Certificate of immunity COI
Certificates of immunity (COI) guarantee that a building or buildings will not be listed and that a building preservation notice will not be served for the next five years. This gives reassurance to owners or developers that are proposing works to buildings that could be eligible for listing, that their proposals will not be hindered.
Following the introduction of the Enterprise and Regulatory Reform Act 2013, certificates of immunity can be sought at any time (previously this was only permitted when the building was the subject of a planning application).
Applications are made to Historic England and copied by the applicant to the local planning authority. Historic England then make a recommendation to the Secretary of State for Culture Media and Sport who will decide whether to grant the certificate.
There is some risk in applying for a certificate of immunity, as, if a certificate is not granted, the building will normally then be listed. This means that an application should only be made if there is a genuine possibility of a development being seriously hampered by future listing.
As certificates of immunity prevent listing for 5 years, applications are considered in great detail, and this may reveal reasons to list the building, even if a recent application to have the building listed was rejected.
Applications can be withdrawn at any time during the application process by writing to Historic England.
 Related articles on Designing Buildings Wiki
- Building preservation notice.
- Certificate of Lawfulness of Proposed Works.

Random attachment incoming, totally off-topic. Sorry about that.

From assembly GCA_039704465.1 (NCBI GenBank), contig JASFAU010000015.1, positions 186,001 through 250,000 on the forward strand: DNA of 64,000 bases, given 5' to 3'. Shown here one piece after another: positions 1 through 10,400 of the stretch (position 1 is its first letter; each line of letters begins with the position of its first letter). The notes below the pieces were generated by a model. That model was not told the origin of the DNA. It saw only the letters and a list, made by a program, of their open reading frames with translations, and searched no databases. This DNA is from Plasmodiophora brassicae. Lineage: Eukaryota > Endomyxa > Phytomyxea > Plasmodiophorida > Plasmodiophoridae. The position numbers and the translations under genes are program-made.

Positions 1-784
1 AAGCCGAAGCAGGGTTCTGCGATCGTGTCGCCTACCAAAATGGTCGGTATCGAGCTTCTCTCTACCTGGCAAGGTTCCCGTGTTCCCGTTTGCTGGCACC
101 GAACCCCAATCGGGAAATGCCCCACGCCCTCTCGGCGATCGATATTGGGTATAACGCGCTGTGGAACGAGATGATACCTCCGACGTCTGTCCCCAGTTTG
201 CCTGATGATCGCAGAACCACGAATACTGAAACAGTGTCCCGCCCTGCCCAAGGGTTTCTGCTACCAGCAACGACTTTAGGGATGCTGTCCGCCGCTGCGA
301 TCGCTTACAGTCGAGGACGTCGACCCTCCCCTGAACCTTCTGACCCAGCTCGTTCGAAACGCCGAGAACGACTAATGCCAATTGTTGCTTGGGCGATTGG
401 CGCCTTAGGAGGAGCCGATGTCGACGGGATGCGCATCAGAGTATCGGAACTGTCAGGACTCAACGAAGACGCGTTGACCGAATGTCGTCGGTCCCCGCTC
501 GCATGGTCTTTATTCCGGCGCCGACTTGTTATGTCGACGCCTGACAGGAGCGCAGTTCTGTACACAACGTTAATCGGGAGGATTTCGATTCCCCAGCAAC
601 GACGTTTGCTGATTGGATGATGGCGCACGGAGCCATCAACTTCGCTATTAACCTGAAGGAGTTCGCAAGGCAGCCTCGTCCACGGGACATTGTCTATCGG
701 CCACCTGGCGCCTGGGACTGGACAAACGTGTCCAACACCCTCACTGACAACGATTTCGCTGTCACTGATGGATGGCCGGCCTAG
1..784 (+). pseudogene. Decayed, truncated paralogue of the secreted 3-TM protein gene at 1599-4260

- Certificates in the construction industry.
- Detailed planning permission.
- Enterprise and Regulatory Reform Act 2013 and listed buildings.
- Historic England.
- Listed building.
- Planning permission.
- Use of direct action in heritage enforcement cases in England.
 External references
Celebrate your local ‘retired members’ and ‘successful learners’ with £500 cash prizes and 2020 Brighton School places!
The Conservation Hierarchy is a new framework developed by the University of Oxford to help construction projects achieve Biodiversity Net Gain.
Jacqueline Hughes, senior risk analyst at Equib, in pbctoday discusses how project managers for town centre developments can get their risk management strategies right.
A new paper from the Adam Smith Institute argues that the problem with the High Street has been totally misunderstood, saying that we need to reform restrictive planning rules and reject a policy of managed decline to reinvigorate our town centres.
The Whole Life Cost of Energy (WLCoE) calculator – issued by government in BETA form – is intended to help building owners and operators to understand the full financial cost of the energy their buildings use, and welcomes feedback
New research published by Historic England (HE) shows the value of heritage to England’s economy as it contributes to economic prosperity and growth through jobs in the heritage and construction sectors and from tourism.
Investigations have begun into what caused part of Chester’s Roman city wall to collapse during construction work.
Though conservation professionals' skills in understanding, defining and explaining local character and architecture can help inform new residential design.
Over 500 historic places have been added to the National Heritage List for England (NHLE) in 2019 and Historic England (HE) has showcased 21 highlights.
The K2 prototype telephone box situated outside the Royal Academy in London – built as part of the 1924 competition that gave rise to the iconic design and first listed at Grade II in 1986 – has had its listing upgraded to Grade II*.
The second in a series focusses on developing the Asset Information Model (AIM).
Reflecting issues that will be encountered across the IHBC’s June 2020 Brighton School, think tank Centre for Cities argues for High Street success.